10.31.23 | Discipleship | by Bill Higgins


    R. C. Sproul looked across the platform during a conference where he and several others were speaking, and asked Alistair Begg, “How would you explain what being “reformed” means?” Alistair’s answer to that question (which I will revisit in a moment) was very succinct and reminded me of the life of one of the lesser-known Protestant Reformers, the Italian Peter Martyr Vermigli (1499–1562). Vermigli was born and raised in Florence, one of the foremost cities of the Renaissance. His mother, Maria, taught him Latin as a child, so Vermigli was able to understand all that was said in the church service: the Bible readings, the songs, the sermons. From early childhood, Vermigli was irresistibly drawn to the Bible. His mother died when he was just twelve years old. Before she died, Vermigli told her that he wanted to grow up to be a priest so that he could teach others the Word of God. He later reflected, “From an early age when I was still living in Italy, I decided to pursue this one thing above the other human arts and studies – that I should learn and teach primarily the divine scriptures.”

    Vermigli entered the priesthood and continued to study the Bible. He learned Greek and Hebrew to be able to read the Scriptures in the original languages. Vermigli was also passionate about reforming the church from its moral abuses. When he was placed in charge of some monasteries, he led the way in reforming their corrupt practices and gained a reputation as a “reformer.” Yet, Vermigli was still very much a Roman Catholic. His interest in reforming the church was largely confined to the church’s practices - not its doctrine. That would soon change. He was put in charge of a monastery in Naples where he made friends with the Spanish Reformer, Juan de Valdés (1490 – 1541).  Valdés introduced Vermigli to the writings of Reformers such as Martin Luther, John Calvin, and Martin Bucer, among others. The more Vermigli studied the Bible, the more the ideas of these Reformers made sense to him. It was here in Naples that Vermigli became thoroughly convinced of the doctrine of Justification by Faith Alone and embraced the five “Solas” of the Protestant Reformation. From Naples, Vermigli was sent to the town of Lucca to reform the church of its corrupt practices. The more he preached and taught the Bible there, the more reformed the city became. Since he was teaching such biblical doctrines as Justification by Faith Alone, the papal authorities became alarmed. It was one thing to clean up the moral abuses of the clergy – that was fine; but to reform that church’s doctrine – that was going too far. Things came to a head, and Vermigli decided to leave his native Italy.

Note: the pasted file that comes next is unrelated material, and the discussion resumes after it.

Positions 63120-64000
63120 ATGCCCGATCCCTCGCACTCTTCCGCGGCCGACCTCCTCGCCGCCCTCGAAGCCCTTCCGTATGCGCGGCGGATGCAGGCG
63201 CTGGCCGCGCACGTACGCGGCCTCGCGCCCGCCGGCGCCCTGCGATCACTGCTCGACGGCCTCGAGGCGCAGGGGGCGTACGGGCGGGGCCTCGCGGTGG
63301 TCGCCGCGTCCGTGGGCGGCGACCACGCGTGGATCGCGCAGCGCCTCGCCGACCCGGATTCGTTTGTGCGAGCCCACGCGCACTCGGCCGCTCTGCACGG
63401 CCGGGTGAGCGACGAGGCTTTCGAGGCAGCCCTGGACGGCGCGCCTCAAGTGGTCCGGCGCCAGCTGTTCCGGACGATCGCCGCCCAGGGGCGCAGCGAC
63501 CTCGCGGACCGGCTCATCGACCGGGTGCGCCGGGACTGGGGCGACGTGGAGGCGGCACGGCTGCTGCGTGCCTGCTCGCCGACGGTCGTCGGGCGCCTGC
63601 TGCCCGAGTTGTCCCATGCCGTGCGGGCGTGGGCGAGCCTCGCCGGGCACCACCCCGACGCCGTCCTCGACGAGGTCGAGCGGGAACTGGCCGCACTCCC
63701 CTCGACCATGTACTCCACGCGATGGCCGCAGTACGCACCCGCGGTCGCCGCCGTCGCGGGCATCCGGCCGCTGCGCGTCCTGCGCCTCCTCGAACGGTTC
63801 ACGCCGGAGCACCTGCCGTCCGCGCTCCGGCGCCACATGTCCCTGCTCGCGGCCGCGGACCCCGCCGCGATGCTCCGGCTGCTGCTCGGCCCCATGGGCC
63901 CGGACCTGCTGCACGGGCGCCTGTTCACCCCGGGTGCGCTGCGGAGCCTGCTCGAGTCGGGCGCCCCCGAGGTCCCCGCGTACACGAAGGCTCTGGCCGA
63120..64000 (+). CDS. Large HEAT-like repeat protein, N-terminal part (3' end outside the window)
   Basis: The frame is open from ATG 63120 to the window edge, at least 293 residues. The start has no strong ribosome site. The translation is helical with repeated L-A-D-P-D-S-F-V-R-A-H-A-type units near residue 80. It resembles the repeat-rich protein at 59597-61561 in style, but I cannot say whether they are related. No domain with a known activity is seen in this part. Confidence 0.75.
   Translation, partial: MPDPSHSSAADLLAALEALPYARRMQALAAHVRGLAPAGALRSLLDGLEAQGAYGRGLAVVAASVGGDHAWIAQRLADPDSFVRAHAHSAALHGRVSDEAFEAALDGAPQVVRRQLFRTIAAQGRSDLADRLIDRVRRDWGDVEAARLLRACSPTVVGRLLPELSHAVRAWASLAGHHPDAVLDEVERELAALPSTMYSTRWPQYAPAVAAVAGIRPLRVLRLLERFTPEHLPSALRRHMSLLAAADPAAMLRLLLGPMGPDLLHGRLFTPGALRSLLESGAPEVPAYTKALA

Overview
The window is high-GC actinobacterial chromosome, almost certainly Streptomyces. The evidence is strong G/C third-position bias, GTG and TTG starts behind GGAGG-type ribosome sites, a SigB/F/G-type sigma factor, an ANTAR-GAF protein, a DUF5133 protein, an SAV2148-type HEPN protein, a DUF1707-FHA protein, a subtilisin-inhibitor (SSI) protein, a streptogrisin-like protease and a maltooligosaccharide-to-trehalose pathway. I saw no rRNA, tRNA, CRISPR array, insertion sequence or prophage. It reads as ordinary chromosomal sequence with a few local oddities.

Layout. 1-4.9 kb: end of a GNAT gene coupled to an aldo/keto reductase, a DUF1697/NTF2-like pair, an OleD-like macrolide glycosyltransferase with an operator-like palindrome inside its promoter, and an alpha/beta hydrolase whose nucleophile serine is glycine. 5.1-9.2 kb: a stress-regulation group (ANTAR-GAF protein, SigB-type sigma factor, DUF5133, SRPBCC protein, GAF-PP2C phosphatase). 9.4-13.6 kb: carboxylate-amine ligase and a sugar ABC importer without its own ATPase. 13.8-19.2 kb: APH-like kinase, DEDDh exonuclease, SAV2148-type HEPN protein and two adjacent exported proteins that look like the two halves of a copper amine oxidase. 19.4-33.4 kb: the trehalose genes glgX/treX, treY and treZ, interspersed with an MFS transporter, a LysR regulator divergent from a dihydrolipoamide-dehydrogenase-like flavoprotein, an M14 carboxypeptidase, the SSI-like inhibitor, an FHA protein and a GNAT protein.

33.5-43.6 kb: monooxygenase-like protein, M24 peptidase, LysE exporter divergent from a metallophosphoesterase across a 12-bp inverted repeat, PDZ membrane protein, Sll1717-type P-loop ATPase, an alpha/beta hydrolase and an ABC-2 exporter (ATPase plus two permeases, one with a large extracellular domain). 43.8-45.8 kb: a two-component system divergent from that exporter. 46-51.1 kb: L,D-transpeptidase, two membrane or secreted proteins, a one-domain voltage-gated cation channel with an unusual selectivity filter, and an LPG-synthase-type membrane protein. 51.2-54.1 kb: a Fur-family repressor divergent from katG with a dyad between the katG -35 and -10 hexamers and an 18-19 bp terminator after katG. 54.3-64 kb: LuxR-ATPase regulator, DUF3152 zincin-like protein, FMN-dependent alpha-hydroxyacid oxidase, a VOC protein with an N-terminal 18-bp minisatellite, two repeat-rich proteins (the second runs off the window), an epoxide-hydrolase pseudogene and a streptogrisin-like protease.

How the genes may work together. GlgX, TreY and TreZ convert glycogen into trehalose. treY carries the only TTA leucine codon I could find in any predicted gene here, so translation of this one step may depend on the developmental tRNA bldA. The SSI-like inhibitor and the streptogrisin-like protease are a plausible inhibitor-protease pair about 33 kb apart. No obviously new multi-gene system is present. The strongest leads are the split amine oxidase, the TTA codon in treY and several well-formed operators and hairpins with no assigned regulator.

He spent some time with Heinrich Bullinger in Zurich, and then he was invited to help Martin Bucer in Strasbourg, where he also found a wife. Vermigli was a remarkably gifted Reformer, and his counsel was sought by Reformers all over Europe. When England’s King Henry VIII died in 1547, and his reform-minded son, Edward VI, came to the throne, Thomas Cranmer (Archbishop of Canterbury) invited Vermigli to come to England and help with the Reformation there. Vermigli accepted the invitation and became the Regius Professor of Divinity at Oxford University. His contributions to the English Reformation were great, and some of his influence can still be seen today. 

    When Edward VI died, his half-sister Mary Tudor (“Bloody Mary”) determined to bring England back into the Roman Catholic Church. She had Vermigli under arrest for half a year before he managed to flee back to Europe. He spent a few years back in Strasbourg and then went to Zurich to help Bullinger until his death in 1562.

    Peter Martyr Vermigli’s contributions to the Reformation were so significant that John Calvin called him “The Miracle of Italy.” And Calvin’s successor in Geneva, Theodore Beza, called him a “Phoenix from the Ashes of Savonarola.”  Yet, in all of his contributions to the Reformation in Europe and England, Vermigli was first and foremost a preacher and teacher of the Bible. Most of his writings were commentaries on the Bible. The tenor of his life and ministry was shaped by that central Sola – Sola Scriptura – the Scriptures stand alone as our rule of faith and practice.

    Which brings me back to Alistair Begg’s answer to R. C. Sproul’s question, “How would you explain what being Reformed means?” This was Alistair’s answer: “Well, you start by reading your Bible. And then you become Biblical. Then, you’re Reformed.” That’s the way it was for Peter Martyr Vermigli. May it ever be that way for us.

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